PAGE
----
In their haste to get on with their respective careers, the membersof Mahavishnu, in essence, passed over their third studio session together. As Sears explained, "After a while, you don't think about it because it's yesterday's news. Everybody's moving on. And at a certain point, all the people that were at Columbia Records in 1973 aren't there any more. So it was forgotten. When I told the people at Sony that this album existed,they were dumb founded. They had no idea. How many people do you think who worked at Columbia Records in 1973 are still there today? No one. People move on, especially executives. So it was forgotten and buried, until I told Bob Belden about it."
Jerry Goodman went on to have a solo career, recording three albums for Private Music and touring extensively with his own group as well as with Shadowfax and the Dregs. He scored Lily Tomlin's The Search For Signs Of Intelligent Life In The Universe and is the featured violinist on numerous films, including Billy Crystal's Mr. Saturday Night. His violin can be heard on over 50 albums by such diverse artists as Toots Thielemans, Hall & Oates, Styx and even a reunion with McLaughlin on his album, ElectricGuitarist.
After Like Children, Hammer did two more solo albums before teaming up with Jeff Beck in 1976. Their incandescent chemistry resulted in a world tour, platinum sales for Wired and gold for Jeff Beck/Jan Hammer Group Live. In the early '80s, Hammer toured and recorded with two highly respected guitarists in Al DiMeola and Neal Schon. By the mid '80s, he delved into soundtrack work, composing for several feature films and television series. His score for the popular tv show "Miami Vice" led to a quadruple-platinum album, a #1 pop single and two Grammy Awards. In1991 he played a limited number of sold-out engagements with the Jan Hammer-Tony Williams Group and in 1993, he ventured into a brave new world of virtual reality videos by scoring "Beyond The Mind's Eye" for Miramar Productions. The ambitious project sold triple-platinum and remained on theBillboard music video charts for 125 weeks. Hammer continues to be active in both soundtracks and solo recordings.
Billy Cobham went on to thrive as a composer and bandleader, clinician and educator. He has recorded 25 albums as a leader and has toured and recorded with such notable artists as Peter Gabriel, Bob Weir, JackBruce, Larry Coryell and Gil Evans. Most recently, he has toured and recorded with the Grateful Dead off-shoot band Jazz Is Dead, featuring former Weather Report bassist Alphonso Johnson and Dregs keyboardist T Lavitz, andwith the Jazz Superband featuring bassist Stanley Clarke, guitarist Larry Carlton and saxophonist Najee. His other outlets include the fusion power trio Paradox and his latest group Focus, featuring longtime collaborator Randy Brecker on trumpet. His composition "Stratus" from the classic Spectrum is perhaps the most covered tune to come out of the fusion movement, even appearing recently as the background music on a tv adfor Victoria's Secret.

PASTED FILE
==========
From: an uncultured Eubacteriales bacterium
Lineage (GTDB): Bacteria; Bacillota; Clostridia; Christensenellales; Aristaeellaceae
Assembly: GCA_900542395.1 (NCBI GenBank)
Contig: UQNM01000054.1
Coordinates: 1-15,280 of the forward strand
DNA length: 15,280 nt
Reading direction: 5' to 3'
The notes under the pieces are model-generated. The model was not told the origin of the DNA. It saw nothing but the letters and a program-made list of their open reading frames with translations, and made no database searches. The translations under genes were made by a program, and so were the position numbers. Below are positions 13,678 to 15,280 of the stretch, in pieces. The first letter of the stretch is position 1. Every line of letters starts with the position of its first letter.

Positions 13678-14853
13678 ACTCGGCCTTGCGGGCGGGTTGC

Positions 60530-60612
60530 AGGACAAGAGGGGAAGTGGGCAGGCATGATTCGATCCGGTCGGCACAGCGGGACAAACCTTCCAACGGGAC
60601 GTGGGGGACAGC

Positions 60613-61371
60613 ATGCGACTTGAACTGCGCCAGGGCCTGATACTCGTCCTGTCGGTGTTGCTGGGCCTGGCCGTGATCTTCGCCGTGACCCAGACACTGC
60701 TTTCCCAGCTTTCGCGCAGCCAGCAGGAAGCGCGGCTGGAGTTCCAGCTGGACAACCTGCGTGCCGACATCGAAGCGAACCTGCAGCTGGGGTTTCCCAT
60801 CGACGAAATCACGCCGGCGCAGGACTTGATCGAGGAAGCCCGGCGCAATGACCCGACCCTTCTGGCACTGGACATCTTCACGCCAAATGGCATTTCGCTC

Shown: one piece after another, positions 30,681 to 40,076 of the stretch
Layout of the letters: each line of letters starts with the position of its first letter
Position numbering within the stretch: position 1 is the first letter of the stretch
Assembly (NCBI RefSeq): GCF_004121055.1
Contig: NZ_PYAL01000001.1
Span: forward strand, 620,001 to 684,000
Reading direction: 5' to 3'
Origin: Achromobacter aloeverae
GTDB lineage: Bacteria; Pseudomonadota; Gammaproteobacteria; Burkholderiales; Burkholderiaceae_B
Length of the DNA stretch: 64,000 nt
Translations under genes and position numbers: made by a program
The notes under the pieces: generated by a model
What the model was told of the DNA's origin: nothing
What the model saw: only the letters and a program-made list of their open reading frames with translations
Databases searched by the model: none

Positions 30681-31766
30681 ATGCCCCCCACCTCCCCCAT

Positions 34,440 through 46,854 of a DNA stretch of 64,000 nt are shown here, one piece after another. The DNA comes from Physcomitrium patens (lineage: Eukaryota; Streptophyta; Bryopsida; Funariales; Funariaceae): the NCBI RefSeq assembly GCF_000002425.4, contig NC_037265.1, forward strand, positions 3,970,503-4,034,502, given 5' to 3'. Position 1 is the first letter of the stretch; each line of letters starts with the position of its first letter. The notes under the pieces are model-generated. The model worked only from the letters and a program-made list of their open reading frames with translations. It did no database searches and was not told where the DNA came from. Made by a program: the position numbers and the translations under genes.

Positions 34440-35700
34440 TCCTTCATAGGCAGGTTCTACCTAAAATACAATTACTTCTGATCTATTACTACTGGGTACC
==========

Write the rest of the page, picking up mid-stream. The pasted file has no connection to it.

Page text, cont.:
John McLaughlin has retained his position as one of the world's foremost
guitarists. After disbanding the Mahavishnu Orchestra in 1975, he switched
to acoustic guitar and formed a group with South Indian master musicians
called Shakti, a scintillating hybrid of East-meets-West that actually
pioneered the world music phenomenon. Since then, John has gone backand
forth between electric guitar and acoustic guitar from his One Truth Band
to hugely successful Trio with Paco De Lucia and Al DiMeola, from a short-lived
third version of the Mahavishnu Orchestra in the late '80s,to a tender
acoustic guitar quartet tribute to jazz piano great BillEvans, to a swinging
organ trio with Joey DeFrancesco and the great jazz drummer Elvin Jones.
His latest electric band is The Heart of Things with electric bassist Matthew
Garrison, drummer Dennis Chambers, keyboardist JimBeard and saxophonist
Gary Thomas. He also recently reformed Shakti (with bansuri master Hariprasad
Chaurasia replacing violinist L. Shankar).
I was very happy, actually, with the lost album," says McLaughlin in retrospect. "Of course, by the time we finished that recording, there was a lot of dissonance in the band, discontent...just really shit. What a shame. But I have a tendency to forget the bad things. I remember the good things. And we made some unbelievable music. We had some nights that were colossal...just amazing, phenomenal! And I've got that...these memories in my mind. And I'm happy with that." "The personal negatives that we were involved with are of much less importance than the actual music, which survives us," adds Hammer."That's really all that matters."